The Denver Post

By Virginia Culver
Denver Post Religion Writer

Religion can be harmful to your health, say three new books
about the latest addiction identified by psychologists.

“No addiction is more toxically shaming and soul-murdering than
the religious abuse that flows from the actions of religious addicts,”
says John Bradshaw, a popular author and lecturer on recovering from a
troubled childhood.

Many people are addicted to religion or have suffered religious
abuse by their families or churches, writes the Rev. Leo Booth in “When
God Becomes a Drug.”

Booth, an English-born Episcopal priest from southern California, is a
self-described alcoholic, co-dependent, religious addict and “recovering

Addiction can be developed in any church, he said, but most notably in
those promoting fundamentalist beliefs.

The addiction “entails using God, a religion or a belief system
as a means both to escape or avoid painful feelings and to seek
self-esteem. It involves adopting a rigid belief system that specifies
only one right way, which you feel you must force onto others by means
of guilt, shame, fear, brainwashing and elitism,” he writes.

Addicts, in turn, become abusive toward those who don’t meet
their rigid standards. Even Jesus was abused, Booth said, “because
religious people put him on the cross.”

Rod Cooper, counseling co-chairman at the conservative Denver
Seminary, said more than 30 percent of his patients suffer religious
addiction. “Grace and the love of God are not something they can fathom.
They believe they have to perform to please God.” Such addicts stay in
“toxic” churches, with rigid belief systems that reinforce their fear
and shame but provide a familiar “comfort zone.”

People can become addicted to anything, said Larry Graham,
professor of pastoral theology and care at Iliff School of Theology.
“Religion can reinforce the idea of the idyllic life, a fix-it God, a
final reward and acceptance by other people.”

Addicts “use religion to acquire power and control, often
becoming religious abusers,” Booth said. “Their only means of gaining
self-respect or self-control is to lock themselves into rigid,
intolerant perfectionism. Perfectionism and purity are the double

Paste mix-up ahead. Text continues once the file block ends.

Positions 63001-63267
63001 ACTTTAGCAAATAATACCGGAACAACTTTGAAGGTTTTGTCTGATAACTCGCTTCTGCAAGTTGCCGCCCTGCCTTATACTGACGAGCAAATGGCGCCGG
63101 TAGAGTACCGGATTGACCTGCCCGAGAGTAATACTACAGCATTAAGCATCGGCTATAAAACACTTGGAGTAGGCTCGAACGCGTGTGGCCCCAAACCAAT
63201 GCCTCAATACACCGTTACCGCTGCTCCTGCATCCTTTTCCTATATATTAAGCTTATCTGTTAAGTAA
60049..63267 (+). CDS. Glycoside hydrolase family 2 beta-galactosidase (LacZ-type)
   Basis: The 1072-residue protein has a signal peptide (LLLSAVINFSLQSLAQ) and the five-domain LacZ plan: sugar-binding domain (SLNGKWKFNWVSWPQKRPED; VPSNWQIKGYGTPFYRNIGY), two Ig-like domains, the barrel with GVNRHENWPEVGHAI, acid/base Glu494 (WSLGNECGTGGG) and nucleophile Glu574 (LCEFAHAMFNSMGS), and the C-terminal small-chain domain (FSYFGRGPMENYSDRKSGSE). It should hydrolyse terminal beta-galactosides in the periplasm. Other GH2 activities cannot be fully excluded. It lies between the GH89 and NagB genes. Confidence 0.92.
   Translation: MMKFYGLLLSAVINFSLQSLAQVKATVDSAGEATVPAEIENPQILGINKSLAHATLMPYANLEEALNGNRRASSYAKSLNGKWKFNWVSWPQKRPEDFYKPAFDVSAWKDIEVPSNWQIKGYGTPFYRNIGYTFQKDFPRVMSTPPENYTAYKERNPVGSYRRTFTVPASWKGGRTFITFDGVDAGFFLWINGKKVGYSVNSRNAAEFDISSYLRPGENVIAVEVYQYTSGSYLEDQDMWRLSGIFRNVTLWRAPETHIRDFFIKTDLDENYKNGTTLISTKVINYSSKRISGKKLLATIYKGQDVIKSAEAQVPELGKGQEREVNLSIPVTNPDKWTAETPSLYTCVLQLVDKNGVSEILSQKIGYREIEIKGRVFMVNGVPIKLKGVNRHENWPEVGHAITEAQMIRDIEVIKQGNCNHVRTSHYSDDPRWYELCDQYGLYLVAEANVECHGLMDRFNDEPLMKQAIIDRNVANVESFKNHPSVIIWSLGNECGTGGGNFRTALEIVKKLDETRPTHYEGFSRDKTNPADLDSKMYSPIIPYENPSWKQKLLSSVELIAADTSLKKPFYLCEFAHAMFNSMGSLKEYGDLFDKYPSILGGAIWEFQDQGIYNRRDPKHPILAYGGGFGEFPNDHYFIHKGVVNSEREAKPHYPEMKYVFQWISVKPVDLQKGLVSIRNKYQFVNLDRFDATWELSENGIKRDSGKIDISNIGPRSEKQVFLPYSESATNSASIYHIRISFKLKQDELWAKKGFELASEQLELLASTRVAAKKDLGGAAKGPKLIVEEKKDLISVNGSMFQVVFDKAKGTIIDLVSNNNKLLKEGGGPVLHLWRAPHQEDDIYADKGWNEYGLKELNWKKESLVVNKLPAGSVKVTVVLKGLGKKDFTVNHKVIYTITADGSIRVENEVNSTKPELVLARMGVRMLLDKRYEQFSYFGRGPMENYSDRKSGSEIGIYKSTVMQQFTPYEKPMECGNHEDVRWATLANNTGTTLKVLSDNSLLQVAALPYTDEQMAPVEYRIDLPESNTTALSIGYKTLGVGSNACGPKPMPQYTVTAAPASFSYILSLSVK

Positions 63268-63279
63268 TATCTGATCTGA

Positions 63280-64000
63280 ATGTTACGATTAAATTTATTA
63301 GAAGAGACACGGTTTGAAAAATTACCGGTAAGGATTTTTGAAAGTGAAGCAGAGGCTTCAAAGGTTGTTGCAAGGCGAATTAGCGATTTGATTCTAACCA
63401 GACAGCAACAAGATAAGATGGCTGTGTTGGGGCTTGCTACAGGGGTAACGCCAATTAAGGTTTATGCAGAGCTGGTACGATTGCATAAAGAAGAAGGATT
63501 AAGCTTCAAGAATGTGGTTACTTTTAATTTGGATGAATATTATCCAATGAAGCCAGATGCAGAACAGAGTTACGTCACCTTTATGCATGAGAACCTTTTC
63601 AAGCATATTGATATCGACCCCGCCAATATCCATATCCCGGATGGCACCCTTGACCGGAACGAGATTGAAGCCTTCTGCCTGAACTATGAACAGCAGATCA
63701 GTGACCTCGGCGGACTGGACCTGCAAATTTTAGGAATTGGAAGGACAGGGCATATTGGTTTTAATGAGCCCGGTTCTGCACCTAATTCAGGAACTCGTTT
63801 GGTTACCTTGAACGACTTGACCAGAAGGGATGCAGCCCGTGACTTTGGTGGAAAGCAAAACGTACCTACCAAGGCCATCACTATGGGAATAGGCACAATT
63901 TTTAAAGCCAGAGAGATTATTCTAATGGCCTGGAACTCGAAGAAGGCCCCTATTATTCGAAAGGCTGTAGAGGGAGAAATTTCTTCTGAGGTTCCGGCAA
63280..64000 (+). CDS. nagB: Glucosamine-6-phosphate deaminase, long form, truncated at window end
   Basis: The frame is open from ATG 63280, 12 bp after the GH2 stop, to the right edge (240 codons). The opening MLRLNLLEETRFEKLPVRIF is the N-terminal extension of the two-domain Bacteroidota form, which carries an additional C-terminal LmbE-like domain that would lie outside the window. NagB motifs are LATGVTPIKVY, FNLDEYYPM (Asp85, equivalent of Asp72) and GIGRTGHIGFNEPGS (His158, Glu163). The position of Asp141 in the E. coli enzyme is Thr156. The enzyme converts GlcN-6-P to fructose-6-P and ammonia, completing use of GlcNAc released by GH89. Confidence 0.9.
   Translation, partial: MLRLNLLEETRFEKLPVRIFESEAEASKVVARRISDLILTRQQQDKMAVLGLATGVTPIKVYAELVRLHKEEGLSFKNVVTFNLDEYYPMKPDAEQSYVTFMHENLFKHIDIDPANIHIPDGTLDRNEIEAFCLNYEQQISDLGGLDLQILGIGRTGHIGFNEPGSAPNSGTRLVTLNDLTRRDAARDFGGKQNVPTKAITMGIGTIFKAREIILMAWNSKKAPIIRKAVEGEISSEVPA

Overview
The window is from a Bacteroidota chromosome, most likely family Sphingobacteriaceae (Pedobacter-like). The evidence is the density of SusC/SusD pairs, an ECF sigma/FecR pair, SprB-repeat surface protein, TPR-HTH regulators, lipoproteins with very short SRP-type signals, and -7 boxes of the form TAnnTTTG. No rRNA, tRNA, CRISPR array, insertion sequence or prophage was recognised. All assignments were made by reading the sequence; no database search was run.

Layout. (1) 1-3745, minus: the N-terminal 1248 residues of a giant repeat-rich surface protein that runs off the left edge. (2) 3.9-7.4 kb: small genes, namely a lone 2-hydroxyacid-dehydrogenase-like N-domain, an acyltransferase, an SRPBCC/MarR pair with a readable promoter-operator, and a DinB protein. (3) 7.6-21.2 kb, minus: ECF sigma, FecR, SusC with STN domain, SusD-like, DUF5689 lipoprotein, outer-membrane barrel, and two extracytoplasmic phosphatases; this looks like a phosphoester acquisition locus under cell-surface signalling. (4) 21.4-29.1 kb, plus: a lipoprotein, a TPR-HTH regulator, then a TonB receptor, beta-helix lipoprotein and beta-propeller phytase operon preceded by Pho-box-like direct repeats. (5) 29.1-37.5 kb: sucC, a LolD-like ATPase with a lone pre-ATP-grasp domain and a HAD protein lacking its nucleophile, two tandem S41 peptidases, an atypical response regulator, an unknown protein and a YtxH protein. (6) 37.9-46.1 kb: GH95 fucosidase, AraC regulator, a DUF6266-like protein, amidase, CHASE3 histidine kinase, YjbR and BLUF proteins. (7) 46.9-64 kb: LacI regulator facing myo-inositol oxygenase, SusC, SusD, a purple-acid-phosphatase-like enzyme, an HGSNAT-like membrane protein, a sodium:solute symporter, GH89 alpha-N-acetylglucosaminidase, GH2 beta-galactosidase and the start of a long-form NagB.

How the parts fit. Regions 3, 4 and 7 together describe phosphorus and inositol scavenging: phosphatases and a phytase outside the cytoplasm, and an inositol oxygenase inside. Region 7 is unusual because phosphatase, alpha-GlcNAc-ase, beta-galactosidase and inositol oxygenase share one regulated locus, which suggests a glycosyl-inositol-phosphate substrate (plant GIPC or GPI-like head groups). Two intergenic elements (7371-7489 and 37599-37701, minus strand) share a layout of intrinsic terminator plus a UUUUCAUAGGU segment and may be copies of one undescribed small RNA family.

whammies. They are killers because no one can be perfect or perfectly

An outgrowth of the addiction is an unhealthy view of sex as being dirty
and sinful. Through the centuries, Christianity has promoted this view,
Booth said. That can lead to a Jimmy Swaggart-type of behavior, in which
long-sublimated desires finally surface in inappropriate conduct.

“Dysfunctional religious messages about sin, sexuality and God
as an angry judge or Cosmic Fixer have created toxic beliefs,” Booth
said. At the core is the message that people are inherently bad,
powerless and weak.

Addicts then try to reconcile concepts of sin, pain and suffering with the
idea of a loving and forgiving God. They struggle to stay on the right path,
living in terror of sin. The vicious cycle spins the addict; constantly
aiming for perfection, becoming increasingly addicted, and feeling unloved,
unworthy, full of fear and shame.

Addicts never attain their goals but believe their reward will be heaven.
Booth said people “get high on being saved” and won’t tolerate disagreement.

Television evangelists have “shamelessly manipulated” that behavior, he
said. The more people pursue “religiosity” the more isolated they are
from reality, friends and family.

Symptoms of addiction include the inability to question
authority, “black-and-white” thinking, and a belief that God will fix
him or her. Addicts adhere rigidly to rules, are judgmental, make
unrealistic financial donations, compulsively overeat or fast, suffer
psychosomatic illnesses, fall into trance-like states and eventually
experience mental, emotional or physical breakdown.

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